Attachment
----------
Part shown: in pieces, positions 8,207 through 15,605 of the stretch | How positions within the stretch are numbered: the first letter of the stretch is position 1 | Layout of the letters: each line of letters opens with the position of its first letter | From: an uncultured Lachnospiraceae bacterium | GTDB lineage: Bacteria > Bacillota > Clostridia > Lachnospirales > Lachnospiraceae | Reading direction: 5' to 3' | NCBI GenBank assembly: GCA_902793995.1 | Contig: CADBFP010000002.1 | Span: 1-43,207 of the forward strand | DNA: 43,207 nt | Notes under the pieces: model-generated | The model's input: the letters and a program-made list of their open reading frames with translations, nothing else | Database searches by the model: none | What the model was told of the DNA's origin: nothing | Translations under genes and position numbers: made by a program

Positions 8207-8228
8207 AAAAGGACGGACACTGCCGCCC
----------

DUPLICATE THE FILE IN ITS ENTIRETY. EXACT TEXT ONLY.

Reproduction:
Part shown: in pieces, positions 8,207 through 15,605 of the stretch | How positions within the stretch are numbered: the first letter of the stretch is position 1 | Layout of the letters: each line of letters opens with the position of its first letter | From: an uncultured Lachnospiraceae bacterium | GTDB lineage: Bacteria > Bacillota > Clostridia > Lachnospirales > Lachnospiraceae | Reading direction: 5' to 3' | NCBI GenBank assembly: GCA_902793995.1 | Contig: CADBFP010000002.1 | Span: 1-43,207 of the forward strand | DNA: 43,207 nt | Notes under the pieces: model-generated | The model's input: the letters and a program-made list of their open reading frames with translations, nothing else | Database searches by the model: none | What the model was told of the DNA's origin: nothing | Translations under genes and position numbers: made by a program

Positions 8207-8228
8207 AAAAGGACGGACACTGCCGCCC